InternetNZ and Vocus slam Sky’s anti-piracy moves

InternetNZ has joined Vocus is its criticism of legal action by Sky TV aimed at forcing New Zealand’s largest ISPs to block access to web sites hosting pirated content

InternetNZ has joined Vocus is its criticism of legal action by Sky TV aimed at forcing New Zealand’s largest ISPs to block access to web sites hosting pirated content.

InternetNZ CEO Jordan Carter described the move as “an extreme step in response to a problem of limited scale, and one that is unlikely to achieve the stated goal.”

Vocus consumer general manager Taryn Hamilton said Sky was seeking to be able to “pick and choose the websites Kiwis can access via Spark, Vocus, Vodafone and 2Degrees networks.”

He said the request was in direct opposition to the idea that the Internet is a free and open resource, accessible without censorship.”

Sky responded to Vocus’ claims by saying Vocus had “got it wrong,” noting: “Over 40 countries around the world have put in place laws to block [piracy] sites [including Australia and the UK] and we’re just looking to do the same.”

Sky claimed that Internet piracy threatened thousand of New Zealand jobs and entire industries. “With piracy, not only is the sport and entertainment content that we love at risk, but so are the livelihoods of the thousands of people employed by these industries,” Sky said.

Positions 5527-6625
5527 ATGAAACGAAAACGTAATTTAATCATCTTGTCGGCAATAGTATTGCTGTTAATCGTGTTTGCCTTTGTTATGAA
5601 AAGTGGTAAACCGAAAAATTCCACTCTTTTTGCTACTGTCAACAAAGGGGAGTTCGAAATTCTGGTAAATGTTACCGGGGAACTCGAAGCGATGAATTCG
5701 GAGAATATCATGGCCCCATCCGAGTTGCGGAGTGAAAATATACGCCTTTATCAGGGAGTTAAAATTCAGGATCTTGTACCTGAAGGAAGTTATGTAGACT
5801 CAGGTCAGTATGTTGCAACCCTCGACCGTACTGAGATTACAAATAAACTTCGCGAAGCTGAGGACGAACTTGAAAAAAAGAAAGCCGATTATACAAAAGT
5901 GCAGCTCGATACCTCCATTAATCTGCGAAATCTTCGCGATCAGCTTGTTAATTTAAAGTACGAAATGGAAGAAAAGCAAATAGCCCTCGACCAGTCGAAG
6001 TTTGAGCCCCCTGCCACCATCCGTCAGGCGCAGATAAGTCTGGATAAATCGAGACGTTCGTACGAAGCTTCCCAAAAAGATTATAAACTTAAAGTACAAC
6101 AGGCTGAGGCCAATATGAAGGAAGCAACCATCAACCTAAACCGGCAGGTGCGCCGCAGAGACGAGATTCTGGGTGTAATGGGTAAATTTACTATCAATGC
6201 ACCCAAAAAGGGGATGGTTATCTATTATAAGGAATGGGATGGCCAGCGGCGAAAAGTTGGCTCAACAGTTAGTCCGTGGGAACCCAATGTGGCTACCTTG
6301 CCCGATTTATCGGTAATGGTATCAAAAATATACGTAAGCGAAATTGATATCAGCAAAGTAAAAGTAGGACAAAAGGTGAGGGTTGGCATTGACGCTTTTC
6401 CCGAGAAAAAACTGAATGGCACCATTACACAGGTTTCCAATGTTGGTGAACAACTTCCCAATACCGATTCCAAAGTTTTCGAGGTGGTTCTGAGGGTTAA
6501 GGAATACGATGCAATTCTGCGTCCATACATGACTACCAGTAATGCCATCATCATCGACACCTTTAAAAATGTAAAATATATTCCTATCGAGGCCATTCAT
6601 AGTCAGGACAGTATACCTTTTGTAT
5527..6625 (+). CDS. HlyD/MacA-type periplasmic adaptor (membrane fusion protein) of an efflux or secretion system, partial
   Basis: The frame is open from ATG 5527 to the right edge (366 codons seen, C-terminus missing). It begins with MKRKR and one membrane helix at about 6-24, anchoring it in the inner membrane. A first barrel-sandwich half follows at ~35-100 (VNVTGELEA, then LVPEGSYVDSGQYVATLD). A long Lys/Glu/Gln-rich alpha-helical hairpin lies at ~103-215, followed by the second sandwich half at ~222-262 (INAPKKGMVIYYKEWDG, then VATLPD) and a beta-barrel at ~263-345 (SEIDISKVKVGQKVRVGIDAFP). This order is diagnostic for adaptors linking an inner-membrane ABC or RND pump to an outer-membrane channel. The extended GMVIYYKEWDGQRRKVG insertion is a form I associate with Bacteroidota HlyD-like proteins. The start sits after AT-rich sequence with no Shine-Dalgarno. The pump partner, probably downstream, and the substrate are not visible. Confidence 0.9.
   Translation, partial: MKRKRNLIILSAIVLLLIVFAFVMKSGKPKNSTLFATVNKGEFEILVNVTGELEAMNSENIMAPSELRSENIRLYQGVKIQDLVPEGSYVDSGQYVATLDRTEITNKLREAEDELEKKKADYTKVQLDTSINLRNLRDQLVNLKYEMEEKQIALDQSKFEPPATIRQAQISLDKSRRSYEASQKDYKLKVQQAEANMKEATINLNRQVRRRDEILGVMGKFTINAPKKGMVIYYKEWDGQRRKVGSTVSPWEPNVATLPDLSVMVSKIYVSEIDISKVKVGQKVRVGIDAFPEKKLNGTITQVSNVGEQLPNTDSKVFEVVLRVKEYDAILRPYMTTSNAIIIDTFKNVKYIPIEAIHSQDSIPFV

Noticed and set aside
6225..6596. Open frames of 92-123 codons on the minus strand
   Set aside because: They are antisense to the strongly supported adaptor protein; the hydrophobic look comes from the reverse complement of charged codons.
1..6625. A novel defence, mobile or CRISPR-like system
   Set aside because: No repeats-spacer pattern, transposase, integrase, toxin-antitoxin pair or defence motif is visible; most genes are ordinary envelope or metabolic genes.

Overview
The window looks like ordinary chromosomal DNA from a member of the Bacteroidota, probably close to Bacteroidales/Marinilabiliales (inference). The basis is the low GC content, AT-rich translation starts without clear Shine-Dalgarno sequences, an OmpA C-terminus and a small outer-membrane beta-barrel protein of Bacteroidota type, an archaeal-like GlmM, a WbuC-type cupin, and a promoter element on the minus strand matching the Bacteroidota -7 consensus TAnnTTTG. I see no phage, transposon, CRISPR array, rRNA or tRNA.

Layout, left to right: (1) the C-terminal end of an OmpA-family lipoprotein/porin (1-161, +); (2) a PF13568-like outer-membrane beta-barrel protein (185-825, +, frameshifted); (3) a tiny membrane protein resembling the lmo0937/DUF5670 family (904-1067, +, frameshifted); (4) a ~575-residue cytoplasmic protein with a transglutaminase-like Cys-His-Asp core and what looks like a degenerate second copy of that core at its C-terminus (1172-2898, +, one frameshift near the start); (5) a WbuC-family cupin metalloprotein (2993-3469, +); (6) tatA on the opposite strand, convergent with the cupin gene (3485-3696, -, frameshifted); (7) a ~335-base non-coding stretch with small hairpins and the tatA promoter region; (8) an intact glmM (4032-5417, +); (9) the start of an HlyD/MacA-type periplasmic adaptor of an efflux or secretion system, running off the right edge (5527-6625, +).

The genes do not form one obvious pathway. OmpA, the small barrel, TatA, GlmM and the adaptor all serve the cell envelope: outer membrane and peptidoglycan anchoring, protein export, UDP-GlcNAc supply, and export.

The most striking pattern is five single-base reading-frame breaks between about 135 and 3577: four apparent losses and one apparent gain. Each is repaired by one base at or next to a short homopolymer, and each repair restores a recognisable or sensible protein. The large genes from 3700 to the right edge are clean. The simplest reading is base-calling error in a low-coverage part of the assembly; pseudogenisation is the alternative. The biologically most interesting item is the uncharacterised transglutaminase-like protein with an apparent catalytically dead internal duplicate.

“Illegally sharing or viewing content impacts a vast number of people and jobs including athletes, actors, artists, production crew, customer service representatives, event planners, caterers and many, many more.”

Carter said blocking would likely not achieve its purpose and could even make matters worse. “Site blocking is very easily evaded by people with the right skills or tools. Those who are deliberate pirates will be able to get around site blocking without difficulty,” he said.

"If blocking is ordered, it risks driving content piracy further underground, with the help of easily-deployed and common Internet tools. This could well end up making the issues that Sky is facing even harder to police in the future.”

He said InternetNZ was taking legal advice to understand better whether the Court has the ability to order such a block.

Vocus also said blocking would be futile and claimed that legal, affordable streaming services were undermining use of pirating sites.

“According to Vocus stats, New Zealand interest in The Pirate Bay has less than halved since Netflix launched in New Zealand. Today traffic to The Pirate Bay is only 23 per cent of its 2013 peak and Netflix has fast become the largest content provider in the country,” Vocus said.

 

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